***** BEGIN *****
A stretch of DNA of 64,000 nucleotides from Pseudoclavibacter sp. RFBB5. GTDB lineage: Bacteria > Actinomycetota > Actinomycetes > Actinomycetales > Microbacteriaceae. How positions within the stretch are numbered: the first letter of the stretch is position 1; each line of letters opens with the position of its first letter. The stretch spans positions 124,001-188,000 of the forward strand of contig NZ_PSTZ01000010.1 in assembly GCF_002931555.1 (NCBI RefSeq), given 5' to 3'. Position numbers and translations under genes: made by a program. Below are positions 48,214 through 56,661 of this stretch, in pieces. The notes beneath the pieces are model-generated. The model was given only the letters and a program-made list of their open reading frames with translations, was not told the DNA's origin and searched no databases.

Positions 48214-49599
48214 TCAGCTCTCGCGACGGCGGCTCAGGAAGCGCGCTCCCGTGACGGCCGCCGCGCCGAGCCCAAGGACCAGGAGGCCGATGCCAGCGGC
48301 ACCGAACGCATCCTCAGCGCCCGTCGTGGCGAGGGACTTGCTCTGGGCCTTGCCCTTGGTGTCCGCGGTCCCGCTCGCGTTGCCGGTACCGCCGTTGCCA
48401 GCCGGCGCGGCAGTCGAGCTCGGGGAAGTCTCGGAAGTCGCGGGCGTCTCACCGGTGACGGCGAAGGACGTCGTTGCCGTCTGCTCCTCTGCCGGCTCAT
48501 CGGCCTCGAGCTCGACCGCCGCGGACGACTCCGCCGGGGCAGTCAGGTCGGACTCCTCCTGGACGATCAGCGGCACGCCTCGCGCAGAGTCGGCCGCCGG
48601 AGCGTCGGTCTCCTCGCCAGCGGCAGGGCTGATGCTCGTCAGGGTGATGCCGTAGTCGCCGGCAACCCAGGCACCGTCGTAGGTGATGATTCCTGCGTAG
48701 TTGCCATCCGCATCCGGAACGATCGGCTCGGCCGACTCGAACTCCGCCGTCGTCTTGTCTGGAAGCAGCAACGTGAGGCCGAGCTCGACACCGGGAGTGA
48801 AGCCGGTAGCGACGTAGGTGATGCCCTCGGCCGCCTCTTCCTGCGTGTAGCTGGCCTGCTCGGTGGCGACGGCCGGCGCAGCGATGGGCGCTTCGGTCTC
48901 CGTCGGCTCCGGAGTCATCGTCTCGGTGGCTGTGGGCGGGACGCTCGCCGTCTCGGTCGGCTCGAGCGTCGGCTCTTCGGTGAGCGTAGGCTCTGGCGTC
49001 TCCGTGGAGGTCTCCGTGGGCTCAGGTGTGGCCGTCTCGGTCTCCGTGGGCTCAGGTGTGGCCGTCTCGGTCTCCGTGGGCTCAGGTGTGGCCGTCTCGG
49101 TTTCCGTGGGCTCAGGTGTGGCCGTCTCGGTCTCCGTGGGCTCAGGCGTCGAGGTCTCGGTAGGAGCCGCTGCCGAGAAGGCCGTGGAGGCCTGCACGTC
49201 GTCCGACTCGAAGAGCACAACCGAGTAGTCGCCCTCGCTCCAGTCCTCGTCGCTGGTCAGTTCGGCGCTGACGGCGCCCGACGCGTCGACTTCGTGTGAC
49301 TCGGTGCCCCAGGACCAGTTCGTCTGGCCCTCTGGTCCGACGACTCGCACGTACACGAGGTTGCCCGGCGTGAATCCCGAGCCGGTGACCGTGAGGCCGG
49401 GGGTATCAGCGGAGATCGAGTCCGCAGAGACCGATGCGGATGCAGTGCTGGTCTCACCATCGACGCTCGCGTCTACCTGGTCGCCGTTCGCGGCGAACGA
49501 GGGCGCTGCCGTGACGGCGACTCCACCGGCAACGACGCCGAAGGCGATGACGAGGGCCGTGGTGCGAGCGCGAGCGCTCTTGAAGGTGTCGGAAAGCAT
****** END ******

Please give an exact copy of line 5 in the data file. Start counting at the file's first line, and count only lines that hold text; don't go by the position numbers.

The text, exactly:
48401 GCCGGCGCGGCAGTCGAGCTCGGGGAAGTCTCGGAAGTCGCGGGCGTCTCACCGGTGACGGCGAAGGACGTCGTTGCCGTCTGCTCCTCTGCCGGCTCAT